A new grant will help bridge a gap for services to very young children in Connecticut suffering from exposure to trauma.
The Child Health and Development Institute (CHDI) was awarded a five-year, $2 million grant from the Substance Abuse and Mental Health Services Administration to expand services to young children in Connecticut suffering from exposure to trauma, including violence, abuse, chronic neglect, loss of a family member, serious accidents and illness.
The grant will fund the Early Childhood Trauma Collaborative initiative. Led by CHDI, the collaborative will partner with the Office of Early Childhood, the Department of Children and Families, the Consultation Center at Yale (evaluator), treatment developers, and nine mental health provider agencies, and is part of the National Child Traumatic Stress Network, a federal network of 81 funded members and more than 100 affiliates.
For the past decade, CHDI has partnered with state agencies and mental health centers to develop a system of trauma-informed care for school-aged children in Connecticut, but has observed a gap in services for younger children and their families.
“For very young children, there has been a limited availability for mental health services that are specific for children exposed to trauma,” said Jason Lang, Ph.D., CHDI director of dissemination and implementation. “Here in Connecticut, and I think it’s true nationally, as well, there’s been a lot of work to get evidence-based practices for older children in the community, but we still see a pretty big gap for children under 7 on the mental health side.”
The collaborative will increase access to trauma-focused evidence-based practices for children and their families, including: Attachment, Regulation, and Competency; Child Parent Psychotherapy; Child and Family Traumatic Stress Intervention; and Trauma Effect Regulation: Guide for Education and Therapy.
Traumatic stress on the young can compromise growth and brain development and if left untreated, lead to poorer lifelong outcomes including chronic health and mental health problems, impaired academic performance, and involvement with juvenile justice and adult criminal justice systems.
Yet, identifying signs of trauma can be difficult. “It is challenging to diagnose or identify trauma in very young kids because often they are not talking or even if they are talking, they don’t have the ability to convey what it is they are experiencing in terms of trauma,” Lang said. “So we rely on parents or caregivers to describe how their children are reacting or behaving.”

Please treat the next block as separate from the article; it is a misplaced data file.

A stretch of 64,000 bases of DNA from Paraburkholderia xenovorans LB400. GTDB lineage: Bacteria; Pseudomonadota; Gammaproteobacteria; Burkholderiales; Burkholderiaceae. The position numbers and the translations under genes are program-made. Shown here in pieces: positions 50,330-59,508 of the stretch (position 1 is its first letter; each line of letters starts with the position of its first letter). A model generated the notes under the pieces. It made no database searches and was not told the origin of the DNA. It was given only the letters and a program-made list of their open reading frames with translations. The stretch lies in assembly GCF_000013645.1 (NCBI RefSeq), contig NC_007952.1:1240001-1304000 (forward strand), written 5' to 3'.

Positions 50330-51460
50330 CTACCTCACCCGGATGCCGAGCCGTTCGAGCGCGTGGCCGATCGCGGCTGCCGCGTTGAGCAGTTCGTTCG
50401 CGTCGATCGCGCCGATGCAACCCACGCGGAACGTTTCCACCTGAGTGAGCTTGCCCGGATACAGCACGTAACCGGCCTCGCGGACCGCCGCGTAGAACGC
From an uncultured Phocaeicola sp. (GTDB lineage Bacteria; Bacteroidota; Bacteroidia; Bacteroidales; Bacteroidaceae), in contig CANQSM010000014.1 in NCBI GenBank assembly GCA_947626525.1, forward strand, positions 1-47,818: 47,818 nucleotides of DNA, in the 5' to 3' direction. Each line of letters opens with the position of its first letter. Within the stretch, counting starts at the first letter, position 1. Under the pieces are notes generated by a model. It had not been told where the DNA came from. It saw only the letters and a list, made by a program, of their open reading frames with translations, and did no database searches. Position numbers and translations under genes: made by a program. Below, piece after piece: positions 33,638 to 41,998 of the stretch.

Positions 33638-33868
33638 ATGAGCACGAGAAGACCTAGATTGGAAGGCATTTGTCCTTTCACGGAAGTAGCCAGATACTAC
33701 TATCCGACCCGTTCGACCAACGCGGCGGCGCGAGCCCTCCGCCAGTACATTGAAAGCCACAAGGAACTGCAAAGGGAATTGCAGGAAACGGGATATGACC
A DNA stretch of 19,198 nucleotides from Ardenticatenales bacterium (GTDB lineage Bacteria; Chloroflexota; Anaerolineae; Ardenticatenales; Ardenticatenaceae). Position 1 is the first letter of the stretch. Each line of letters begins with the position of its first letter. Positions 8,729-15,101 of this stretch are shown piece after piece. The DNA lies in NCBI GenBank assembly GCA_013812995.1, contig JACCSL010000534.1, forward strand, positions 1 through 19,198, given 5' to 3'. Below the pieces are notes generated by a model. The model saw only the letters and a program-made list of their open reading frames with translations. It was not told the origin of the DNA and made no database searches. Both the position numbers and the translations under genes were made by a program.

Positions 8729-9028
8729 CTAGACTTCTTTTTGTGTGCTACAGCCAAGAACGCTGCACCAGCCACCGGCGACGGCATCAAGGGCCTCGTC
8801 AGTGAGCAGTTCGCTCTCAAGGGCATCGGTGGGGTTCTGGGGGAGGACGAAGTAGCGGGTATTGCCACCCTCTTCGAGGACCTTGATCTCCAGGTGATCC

Judith Meyers, Ph.D., CHDI president and CEO, said, “You have to think about it as a two-generation approach. You really are working with parents as much as the children.”
Evidence-based trauma treatment for young children can help support a healthy attachment between the parent and child, but can also be specific to the parents’ own distress. “Because we know that many young children who have trauma or PTSD have parents who also have trauma and PTSD,” Lang said. “Often the best way to help the children is to help the parent.”
The grant will help disseminate evidence-based practices to clinical or outpatient behavioral health agencies. “The grant calls for training 500 providers,” Meyers said. “Mental health clinicians will be trained within these evidence-based practices, with the expectation they will train within their own community.” Training will also be provided for home visitors, child welfare workers and early care and education providers, as the grant aims to build competencies in the broader workforce to be aware of trauma and recognize when it’s shaping a child’s behavior and to know how to talk to parents about it and where to refer them.
“One of the things we are trying to do here is encourage screening of children,” Lang said. “Through this grant, we are working on a short screening tool that could be used by people who are clinicians, or people who are not clinicians.”
The tool will be a version of the Connecticut Trauma Screen, which was developed by CHDI, the Connecticut Department of Children and Families, and Yale, and has already been used by behavioral health providers, pediatricians, school staff, child welfare workers and juvenile justice staff to identify children 6-17 who may be suffering from trauma exposure.
By Pamela Berard